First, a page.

Japan Airlines Co. on Wednesday flew a drone carrying emergency relief goods within a city in a mountainous area of western Japan as part of tests aimed at operationalizing logistics services using unmanned aircraft, although the flight was cut short due to adverse winds.
During the test flight opened to the media, a fixed-wing drone that can fly at up to 30 kilometers per hour departed from a park in Yabu, Hyogo Prefecture.
The drone had been scheduled to deliver the goods, including medicines, to a clinic around 5 km away, but was grounded due to safety concerns as the wind blew from a different direction from the one expected.
In March, JAL succeeded in flying a drone between a hospital and a clinic more than 20 km away in the city.
Masato Kunezaki, a JAL official in charge of the drone project, said JAL will test different types of drones that are more resilient to wind.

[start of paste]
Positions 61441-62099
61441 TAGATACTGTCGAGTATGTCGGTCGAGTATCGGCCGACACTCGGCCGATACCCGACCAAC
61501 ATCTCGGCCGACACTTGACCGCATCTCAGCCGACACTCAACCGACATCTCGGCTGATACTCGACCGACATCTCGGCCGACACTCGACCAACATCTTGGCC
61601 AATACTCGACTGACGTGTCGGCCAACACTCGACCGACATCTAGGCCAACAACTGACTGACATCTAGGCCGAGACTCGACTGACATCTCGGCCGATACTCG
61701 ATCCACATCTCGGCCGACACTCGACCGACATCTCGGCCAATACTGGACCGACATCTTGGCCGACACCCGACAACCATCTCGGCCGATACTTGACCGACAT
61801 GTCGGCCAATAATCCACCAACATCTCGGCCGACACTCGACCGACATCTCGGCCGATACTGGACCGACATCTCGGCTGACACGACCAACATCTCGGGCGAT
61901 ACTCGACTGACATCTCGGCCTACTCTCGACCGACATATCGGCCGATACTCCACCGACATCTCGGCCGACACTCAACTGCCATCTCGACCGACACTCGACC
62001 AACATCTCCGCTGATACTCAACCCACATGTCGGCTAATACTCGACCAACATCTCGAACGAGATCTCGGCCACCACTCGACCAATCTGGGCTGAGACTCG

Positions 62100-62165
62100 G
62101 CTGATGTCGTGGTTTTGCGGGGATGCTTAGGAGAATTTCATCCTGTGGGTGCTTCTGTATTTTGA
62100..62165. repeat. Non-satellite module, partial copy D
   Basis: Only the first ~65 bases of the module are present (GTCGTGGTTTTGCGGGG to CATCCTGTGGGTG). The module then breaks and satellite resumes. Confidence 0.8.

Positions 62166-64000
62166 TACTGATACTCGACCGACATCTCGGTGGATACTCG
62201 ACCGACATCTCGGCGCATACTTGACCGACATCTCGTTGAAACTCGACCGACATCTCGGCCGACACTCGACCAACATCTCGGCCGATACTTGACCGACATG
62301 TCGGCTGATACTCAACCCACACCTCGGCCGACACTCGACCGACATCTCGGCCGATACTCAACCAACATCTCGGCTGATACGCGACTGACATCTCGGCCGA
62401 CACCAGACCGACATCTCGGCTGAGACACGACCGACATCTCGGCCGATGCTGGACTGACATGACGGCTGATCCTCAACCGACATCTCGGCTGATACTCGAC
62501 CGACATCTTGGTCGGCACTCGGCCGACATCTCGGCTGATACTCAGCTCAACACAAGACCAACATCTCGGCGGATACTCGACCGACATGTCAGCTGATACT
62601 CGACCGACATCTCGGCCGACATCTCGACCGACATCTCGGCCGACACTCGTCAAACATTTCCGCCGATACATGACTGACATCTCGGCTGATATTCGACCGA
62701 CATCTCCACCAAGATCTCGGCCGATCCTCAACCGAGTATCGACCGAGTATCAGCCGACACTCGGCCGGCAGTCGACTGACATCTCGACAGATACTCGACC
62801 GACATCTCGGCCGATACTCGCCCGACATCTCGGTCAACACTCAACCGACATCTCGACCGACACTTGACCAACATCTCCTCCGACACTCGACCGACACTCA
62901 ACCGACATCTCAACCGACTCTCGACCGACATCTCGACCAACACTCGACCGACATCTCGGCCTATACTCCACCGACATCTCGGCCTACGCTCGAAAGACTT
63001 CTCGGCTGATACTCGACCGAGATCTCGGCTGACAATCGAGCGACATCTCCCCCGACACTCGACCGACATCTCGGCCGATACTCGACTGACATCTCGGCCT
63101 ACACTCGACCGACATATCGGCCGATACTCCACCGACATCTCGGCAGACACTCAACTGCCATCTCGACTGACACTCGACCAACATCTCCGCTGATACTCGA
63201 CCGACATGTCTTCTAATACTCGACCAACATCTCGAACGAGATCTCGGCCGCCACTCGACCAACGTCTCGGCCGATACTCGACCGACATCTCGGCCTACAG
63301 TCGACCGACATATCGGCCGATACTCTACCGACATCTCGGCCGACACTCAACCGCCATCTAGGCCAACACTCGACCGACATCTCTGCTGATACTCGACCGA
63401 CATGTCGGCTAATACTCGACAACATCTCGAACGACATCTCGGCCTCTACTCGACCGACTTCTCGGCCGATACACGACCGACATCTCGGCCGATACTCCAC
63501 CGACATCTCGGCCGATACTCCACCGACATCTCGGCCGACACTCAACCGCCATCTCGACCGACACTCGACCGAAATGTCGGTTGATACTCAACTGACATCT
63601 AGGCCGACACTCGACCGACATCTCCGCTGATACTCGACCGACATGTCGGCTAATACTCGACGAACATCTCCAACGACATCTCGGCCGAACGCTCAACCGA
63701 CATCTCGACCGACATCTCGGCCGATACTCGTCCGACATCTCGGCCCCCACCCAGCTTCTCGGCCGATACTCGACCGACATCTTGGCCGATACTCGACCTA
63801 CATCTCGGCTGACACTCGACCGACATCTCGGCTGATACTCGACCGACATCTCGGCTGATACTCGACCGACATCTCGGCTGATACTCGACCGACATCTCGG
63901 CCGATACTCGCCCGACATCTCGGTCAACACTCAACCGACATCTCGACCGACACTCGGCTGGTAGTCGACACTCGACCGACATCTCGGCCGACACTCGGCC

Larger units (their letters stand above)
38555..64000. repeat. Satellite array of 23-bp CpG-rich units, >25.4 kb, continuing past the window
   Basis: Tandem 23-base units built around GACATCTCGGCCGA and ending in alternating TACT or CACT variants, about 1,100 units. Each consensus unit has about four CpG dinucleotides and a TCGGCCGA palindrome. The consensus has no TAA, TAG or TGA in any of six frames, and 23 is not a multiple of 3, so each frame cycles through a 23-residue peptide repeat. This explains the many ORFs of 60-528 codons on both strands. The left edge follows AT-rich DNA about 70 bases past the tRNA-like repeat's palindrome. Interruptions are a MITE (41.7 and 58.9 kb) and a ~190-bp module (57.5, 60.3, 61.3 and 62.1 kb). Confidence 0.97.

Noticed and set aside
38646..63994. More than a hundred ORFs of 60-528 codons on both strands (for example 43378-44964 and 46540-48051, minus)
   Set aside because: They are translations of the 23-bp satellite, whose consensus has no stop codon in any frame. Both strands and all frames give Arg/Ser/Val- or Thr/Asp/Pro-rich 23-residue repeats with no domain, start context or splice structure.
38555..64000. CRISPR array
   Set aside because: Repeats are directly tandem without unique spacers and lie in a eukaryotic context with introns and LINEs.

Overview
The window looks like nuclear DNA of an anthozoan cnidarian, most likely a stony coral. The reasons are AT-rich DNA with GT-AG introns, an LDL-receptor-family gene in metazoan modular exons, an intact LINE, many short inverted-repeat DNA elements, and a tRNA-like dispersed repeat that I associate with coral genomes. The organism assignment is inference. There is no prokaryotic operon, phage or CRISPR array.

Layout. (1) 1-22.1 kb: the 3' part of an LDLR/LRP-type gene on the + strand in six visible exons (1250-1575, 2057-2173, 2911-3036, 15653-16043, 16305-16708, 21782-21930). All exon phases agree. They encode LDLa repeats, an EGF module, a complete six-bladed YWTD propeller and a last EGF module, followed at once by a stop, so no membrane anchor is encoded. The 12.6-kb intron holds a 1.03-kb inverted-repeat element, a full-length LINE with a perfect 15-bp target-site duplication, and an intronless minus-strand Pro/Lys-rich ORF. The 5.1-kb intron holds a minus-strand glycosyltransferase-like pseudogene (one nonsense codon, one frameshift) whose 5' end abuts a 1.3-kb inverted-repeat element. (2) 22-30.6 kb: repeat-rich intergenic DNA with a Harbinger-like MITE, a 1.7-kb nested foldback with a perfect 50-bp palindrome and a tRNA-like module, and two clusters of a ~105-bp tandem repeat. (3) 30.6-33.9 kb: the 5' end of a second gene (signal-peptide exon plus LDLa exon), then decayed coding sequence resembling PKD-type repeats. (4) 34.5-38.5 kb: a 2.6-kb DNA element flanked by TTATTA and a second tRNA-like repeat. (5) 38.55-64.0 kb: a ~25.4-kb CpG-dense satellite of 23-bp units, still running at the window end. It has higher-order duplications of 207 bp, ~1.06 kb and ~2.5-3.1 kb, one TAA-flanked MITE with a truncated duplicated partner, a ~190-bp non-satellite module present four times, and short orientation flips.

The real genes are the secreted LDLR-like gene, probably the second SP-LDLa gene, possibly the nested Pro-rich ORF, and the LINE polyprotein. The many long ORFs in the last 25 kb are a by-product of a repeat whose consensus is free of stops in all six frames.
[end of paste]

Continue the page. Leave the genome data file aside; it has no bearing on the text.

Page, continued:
JAL teamed up with drone service provider Terra Drone Corp. and the Yabu city government in spring to test drone services in a bid to solve challenges faced by regional areas where transportation networks are poor amid depopulation.
As the new coronavirus pandemic has taken a heavy toll on passenger flights, JAL and its rival All Nippon Airways Co. are also looking at their drone businesses for growth, hoping to utilize their expertise in safe flights.
Earlier this month, JAL also tested a small-sized unmanned helicopter in a remote town of Shinkamigoto on the Goto Islands in Nagasaki Prefecture, southwestern Japan.
© Kyodo News International, Inc., source Newswire